Health care practitioners, particularly those in endemic areas, should become familiar with the clinical manifestations and recommended practices for diagnosing and treating Lyme disease, HGA, and babesiosis (A-III). Persons who have removed attached ticks from themselves (including those who have received antibiotic prophylaxis) should be monitored closely for signs and symptoms of tick-borne diseases for up to 30 days and in particular for the development of an expanding skin lesion at the site of the tick bite (erythema migrans) that may suggest Lyme disease. Persons who develop a skin lesion or viral infection-like illness within a month after removing an attached tick should promptly seek medical attention to assess the possibility of having acquired a tick-borne infection. HGA and babesiosis should be included in the differential diagnosis of patients who develop fever after an Ixodes tick bite in an area endemic for these infections (A-II). A history of having received the previously licensed recombinant outer surface protein A (OspA) Lyme disease vaccine preparation should not alter the above recommendations. The same can be said for having had a prior episode of early Lyme disease.

Early Lyme Disease

Erythema Migrans

Doxycycline (100 mg twice daily), amoxicillin (500 mg three times daily), or cefuroxime axetil (500 mg twice daily) for 14 days (range 10 to 21 days for doxycycline and 14 to 21 days for amoxicillin or cefuroxime axetil) is recommended for treatment of adult patients with early localized or early disseminated Lyme disease associated with erythema migrans, in the absence of specific neurologic manifestations (see below) or advanced atrioventricular heart block (A-I). Each of these antimicrobial agents has been shown to be highly effective in the treatment of erythema migrans and associated symptoms in prospective studies. Doxycycline has the advantage of being effective for treatment of HGA (but not for babesiosis), which may occur simultaneously with early Lyme disease. Doxycycline is relatively contraindicated during pregnancy or lactation, and in children <8 years of age. Antibiotics recommended for children are amoxicillin (50 mg/kg per day in three divided doses [maximum of 500 mg per dose]), cefuroxime axetil (30 mg/kg per day in two divided doses [maximum of 500 mg per dose]), or doxycycline if >8 years of age (4 mg/kg per day in two divided doses [maximum of 100 mg per dose]) (A-II).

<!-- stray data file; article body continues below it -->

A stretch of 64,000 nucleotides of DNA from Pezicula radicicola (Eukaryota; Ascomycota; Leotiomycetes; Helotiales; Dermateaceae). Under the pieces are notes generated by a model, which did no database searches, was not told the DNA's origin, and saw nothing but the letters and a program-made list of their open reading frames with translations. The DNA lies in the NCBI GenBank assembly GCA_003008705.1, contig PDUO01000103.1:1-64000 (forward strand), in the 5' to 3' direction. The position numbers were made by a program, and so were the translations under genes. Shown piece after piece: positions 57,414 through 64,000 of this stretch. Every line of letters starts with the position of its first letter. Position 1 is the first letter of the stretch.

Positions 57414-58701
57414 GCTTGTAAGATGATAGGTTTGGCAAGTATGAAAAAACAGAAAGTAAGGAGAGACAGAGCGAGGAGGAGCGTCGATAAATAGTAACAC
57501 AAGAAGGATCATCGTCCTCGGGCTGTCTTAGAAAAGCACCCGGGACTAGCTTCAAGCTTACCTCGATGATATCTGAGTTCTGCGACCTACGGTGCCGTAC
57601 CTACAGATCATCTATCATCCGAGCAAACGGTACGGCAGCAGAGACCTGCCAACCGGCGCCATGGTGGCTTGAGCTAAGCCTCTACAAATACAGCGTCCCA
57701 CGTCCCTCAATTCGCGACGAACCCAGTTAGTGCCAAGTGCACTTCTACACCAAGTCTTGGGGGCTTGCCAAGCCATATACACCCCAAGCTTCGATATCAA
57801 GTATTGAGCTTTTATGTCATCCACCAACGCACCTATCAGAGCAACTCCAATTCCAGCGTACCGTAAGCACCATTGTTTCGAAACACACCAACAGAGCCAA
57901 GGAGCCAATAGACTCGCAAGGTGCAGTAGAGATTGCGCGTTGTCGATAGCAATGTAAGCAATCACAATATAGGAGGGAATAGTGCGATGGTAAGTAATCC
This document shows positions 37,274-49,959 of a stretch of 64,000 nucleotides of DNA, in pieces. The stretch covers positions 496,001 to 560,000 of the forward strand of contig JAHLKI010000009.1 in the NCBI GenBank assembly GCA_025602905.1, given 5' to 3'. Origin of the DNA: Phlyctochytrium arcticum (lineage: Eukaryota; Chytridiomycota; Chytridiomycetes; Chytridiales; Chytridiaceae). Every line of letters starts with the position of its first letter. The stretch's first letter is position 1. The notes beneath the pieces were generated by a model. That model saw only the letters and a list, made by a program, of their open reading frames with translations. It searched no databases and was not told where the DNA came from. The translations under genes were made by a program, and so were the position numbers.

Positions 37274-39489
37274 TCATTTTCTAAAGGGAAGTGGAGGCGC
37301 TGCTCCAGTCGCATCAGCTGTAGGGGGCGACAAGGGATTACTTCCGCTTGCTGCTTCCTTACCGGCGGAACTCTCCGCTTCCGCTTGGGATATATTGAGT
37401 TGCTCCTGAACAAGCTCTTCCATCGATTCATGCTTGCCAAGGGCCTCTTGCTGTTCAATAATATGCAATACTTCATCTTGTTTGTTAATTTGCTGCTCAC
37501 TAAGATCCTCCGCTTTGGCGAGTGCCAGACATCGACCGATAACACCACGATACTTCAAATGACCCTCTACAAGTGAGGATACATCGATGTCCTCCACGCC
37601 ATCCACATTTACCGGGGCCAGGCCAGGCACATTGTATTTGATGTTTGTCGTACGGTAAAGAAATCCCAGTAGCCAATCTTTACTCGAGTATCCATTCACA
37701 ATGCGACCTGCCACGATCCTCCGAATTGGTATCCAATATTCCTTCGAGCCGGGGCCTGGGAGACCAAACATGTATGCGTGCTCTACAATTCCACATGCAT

Macrolide antibiotics are not recommended as first-line therapy for early Lyme disease because those macrolides that have been compared with other antimicrobials in clinical trials have been found to be less effective (E-I). When used, they should be reserved for patients who are intolerant of, or should not take, amoxicillin, doxycycline, and cefuroxime axetil. For adults with these limitations, recommended dosage regimens of macrolide antibiotics are azithromycin 500 mg orally daily for 7 to 10 days, clarithromycin 500 mg orally twice daily for 14 to 21 days (if not pregnant), or erythromycin 500 mg orally four times per day for 14 to 21 days. The recommended dosages of these agents for children are azithromycin 10 mg/kg daily (maximum of 500 mg per day); clarithromycin 7.5 mg/kg twice daily (maximum of 500 mg per dose); erythromycin 12.5 mg/kg four times daily (maximum of 500 mg per dose). Patients treated with macrolides should be closely followed to ensure resolution of the clinical manifestations.